If you keep telling the same sad small story, you will keep living the same sad small life.” —Jean Houston

writingThis Sunday after the morning worship service, we return to a series that has become a Redeemer favorite:  Encountering God through Story.  If you’ve attended this series in COR@9 in the past, you know how powerful it can be to hear each other’s stories, and how the Spirit shows up to do something new when we gather to bear witness to God’s work in each other’s lives.  This Sunday at noon in Rodine 124 (the first classroom down the hall on the right) we have the opportunity to hear from Bob Decker, Redeemer’s former treasurer and resident movie buff.  Childcare will be provided, but lunch will not, so grab a snack from the hospitality table or bring something with you.  We will wrap up our time no later than 1 p.m.

Whether you’ve attended the series in the past or are considering coming for the first time, you might be asking the question, “Why Story?”  Why does it matter for me to know that person A’s mom died when she was young or that person B struggled with depression for years?  Why do we feel that Story is significant enough to ask you to come after church when there are so many other things you could be doing?

On the one hand, “Story” is just another way to talk about giving a good ol’ fashioned testimony — telling about what God has done in our lives and what he is doing in the world.  The Church has done this kind of story-telling from the very beginning — just check out the apostles’ big speeches in the book of Acts!  But when we talk about Story, we’re not just talking about a conversion narrative in a narrow sense, as in when did I get “saved.”  Some of us do have those sorts of stories, but for many of us, God’s transformative work in our lives has played out in more diffuse, less linear ways.

When we talk about Story, we’re talking about the long version — the many moments and seasons of conversion every disciple of Christ must go through.  When someone shares their Story, we listen for how God has worked in that life uniquely, how that person has encountered God and been changed by Him in ways both particular and universal.  In other words, through Story we come to see our lives as our witness to God’s power and grace.  And in listening to another person tell his story, we gather as her community to affirm, “Yes, we bear witness to God’s work in your life and your unique gift to our community and to the world.”  When we hear Story, we bear witness and have the opportunity to affirm and build up the one who shares, as well as to bring new insight from the Spirit to bear on that story.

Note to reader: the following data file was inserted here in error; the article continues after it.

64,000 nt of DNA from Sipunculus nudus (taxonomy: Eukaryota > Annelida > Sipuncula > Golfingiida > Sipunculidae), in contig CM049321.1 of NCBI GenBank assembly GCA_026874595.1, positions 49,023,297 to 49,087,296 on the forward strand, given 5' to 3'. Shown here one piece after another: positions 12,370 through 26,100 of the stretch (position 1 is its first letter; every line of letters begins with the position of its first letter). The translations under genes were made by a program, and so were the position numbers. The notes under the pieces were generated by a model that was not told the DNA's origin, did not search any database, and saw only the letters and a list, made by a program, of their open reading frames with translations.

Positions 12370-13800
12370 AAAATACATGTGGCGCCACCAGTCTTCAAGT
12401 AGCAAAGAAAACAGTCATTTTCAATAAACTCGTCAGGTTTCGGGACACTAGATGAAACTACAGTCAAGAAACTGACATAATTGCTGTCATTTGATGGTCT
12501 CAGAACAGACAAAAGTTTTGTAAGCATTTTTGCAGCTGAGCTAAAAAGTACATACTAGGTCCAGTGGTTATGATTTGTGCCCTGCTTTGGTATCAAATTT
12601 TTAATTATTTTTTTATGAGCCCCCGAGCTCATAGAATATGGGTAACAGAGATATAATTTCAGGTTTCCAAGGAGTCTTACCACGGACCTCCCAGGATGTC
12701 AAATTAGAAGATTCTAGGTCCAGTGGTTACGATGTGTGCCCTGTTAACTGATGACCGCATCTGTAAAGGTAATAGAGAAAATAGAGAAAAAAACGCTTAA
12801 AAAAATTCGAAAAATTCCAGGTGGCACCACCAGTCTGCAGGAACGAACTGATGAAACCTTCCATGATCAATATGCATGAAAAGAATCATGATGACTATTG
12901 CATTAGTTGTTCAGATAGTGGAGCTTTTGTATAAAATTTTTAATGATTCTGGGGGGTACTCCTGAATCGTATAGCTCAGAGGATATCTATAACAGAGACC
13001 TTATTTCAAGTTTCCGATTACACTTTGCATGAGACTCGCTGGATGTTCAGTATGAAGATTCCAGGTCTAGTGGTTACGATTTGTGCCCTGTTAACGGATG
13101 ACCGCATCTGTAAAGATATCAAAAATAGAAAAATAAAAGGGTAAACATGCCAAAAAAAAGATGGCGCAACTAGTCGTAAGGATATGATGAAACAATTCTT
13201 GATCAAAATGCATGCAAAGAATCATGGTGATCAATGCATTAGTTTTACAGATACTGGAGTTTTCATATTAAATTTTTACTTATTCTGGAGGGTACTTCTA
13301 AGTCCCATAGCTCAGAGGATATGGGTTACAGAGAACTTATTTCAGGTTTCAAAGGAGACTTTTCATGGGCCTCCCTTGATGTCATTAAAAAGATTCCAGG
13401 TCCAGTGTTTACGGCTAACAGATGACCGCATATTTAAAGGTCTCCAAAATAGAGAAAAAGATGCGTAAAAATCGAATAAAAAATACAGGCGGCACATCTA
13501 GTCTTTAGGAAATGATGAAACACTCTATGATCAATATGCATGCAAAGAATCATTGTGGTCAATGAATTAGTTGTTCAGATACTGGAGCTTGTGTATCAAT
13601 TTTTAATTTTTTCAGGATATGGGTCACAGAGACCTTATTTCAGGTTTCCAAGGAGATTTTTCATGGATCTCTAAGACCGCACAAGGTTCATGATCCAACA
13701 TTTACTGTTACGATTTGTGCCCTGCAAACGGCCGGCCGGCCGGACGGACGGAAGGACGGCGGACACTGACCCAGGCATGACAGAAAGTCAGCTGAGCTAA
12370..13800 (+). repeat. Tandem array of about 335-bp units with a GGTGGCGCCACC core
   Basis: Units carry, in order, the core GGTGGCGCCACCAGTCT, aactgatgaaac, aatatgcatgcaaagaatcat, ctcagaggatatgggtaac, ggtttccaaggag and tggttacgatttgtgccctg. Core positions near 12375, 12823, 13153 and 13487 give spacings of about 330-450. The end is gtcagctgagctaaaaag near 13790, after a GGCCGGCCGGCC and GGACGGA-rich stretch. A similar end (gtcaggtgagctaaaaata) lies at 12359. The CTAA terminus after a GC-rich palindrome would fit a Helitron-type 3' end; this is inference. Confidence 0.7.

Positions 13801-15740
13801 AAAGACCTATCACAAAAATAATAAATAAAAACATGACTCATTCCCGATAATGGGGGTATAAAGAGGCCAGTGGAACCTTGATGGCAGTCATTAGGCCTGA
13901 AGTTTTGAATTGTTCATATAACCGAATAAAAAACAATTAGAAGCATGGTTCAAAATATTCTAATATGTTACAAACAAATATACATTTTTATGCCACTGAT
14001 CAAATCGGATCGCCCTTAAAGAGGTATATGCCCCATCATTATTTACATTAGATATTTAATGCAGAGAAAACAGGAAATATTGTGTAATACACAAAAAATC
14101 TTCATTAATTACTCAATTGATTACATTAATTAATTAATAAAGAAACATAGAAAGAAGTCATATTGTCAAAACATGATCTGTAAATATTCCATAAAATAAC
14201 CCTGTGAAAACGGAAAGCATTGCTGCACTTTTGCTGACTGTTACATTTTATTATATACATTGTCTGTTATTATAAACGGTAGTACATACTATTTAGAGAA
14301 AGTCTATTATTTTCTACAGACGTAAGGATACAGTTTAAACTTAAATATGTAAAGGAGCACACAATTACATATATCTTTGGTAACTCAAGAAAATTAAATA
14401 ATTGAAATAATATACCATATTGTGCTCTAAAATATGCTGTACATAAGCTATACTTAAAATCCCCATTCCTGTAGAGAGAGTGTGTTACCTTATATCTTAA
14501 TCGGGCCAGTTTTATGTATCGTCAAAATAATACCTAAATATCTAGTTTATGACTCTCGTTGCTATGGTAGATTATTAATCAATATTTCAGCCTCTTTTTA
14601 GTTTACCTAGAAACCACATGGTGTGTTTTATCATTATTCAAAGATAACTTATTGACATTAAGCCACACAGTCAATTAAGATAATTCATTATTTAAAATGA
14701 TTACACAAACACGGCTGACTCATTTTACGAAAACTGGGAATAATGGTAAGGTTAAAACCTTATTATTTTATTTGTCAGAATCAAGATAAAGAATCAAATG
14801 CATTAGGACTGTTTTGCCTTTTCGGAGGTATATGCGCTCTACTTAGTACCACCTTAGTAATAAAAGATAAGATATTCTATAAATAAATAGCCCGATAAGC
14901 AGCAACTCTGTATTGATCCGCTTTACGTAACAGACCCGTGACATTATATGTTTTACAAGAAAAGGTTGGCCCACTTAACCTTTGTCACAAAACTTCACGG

In our cultural climate, story is everywhere, whether or not we are tuned into it.  In movies, in tv, in advertisements, on the radio, in politics, in podcasts, in books, in schools — all utilize personal narratives for a purpose.  In fact, it seems as if personal narrative is the primary form of persuasion that confronts us each day — a form of truth that almost cannot be argued with but only listened to and affirmed.  

But as Christians, we know that we are not free to tell any story we wish about ourselves and world.  We are part of a bigger Story that gives meaning, shape, and even content to our individual stories — the Story of how God created, redeemed, and is renewing our world.  As followers of Christ, that larger Story always pushes us to ask, “are the stories we are telling true?”  Does the story I tell about myself and about this world fit with the big Story?  

We all have a story that we tell about who we are, what we’ve done, and what has happened to us along the way. As writer Patrick Rothfuss puts it, “It’s like everyone tells a story about themselves inside their own head. Always. All the time. That story makes you what you are. We build ourselves out of that story” (The Name of the Wind). If I say, “It is my fault that this bad thing happened to me,” that is a story — one that may or may not be true.  If I say, “Everything I have I got because of my hard work,” that too is a story — one that may or may not be true.  In a fallen world, our sense of our own story and how that fits into God’s Story is inevitably broken and twisted.  Our challenge as Christian story-tellers is to seek for the stories we tell to and about ourselves (our identity) and others (our witness) to be renewed, remade, and understood in the light of God’s story.  Only when we see ourselves and others the way God sees us will our stories be true.

So, to return to the question, “Why Story?”  Your story matters, because you matter.  You matter to God, and you matter to this community.  As the quote at the beginning of this reflection puts it, “If you keep telling the same sad small story, you will keep living the same sad small life.”   When we gather to hear and to tell our Stories, we seek God’s interpretation of our lives, through the Spirit working through our vulnerability and our community — so that we can live lives of purpose and wholeness and freedom the way God desires for us.  That is the kind of life that points to Jesus.  God has given and is giving you a story to tell — even if you don’t see it yet.  Our prayer is that in this series, each of us will encounter God through and in our stories, and be changed.

~Deacon Amanda Holm Rosengren

Resources for further reflection:

  • To Be Told: Know Your Story, Shape Your Future (Dan Allender)
  • Storyline: Finding Your Subplot in God’s Story (Donald Miller)
  • Rising Strong (Brene Brown)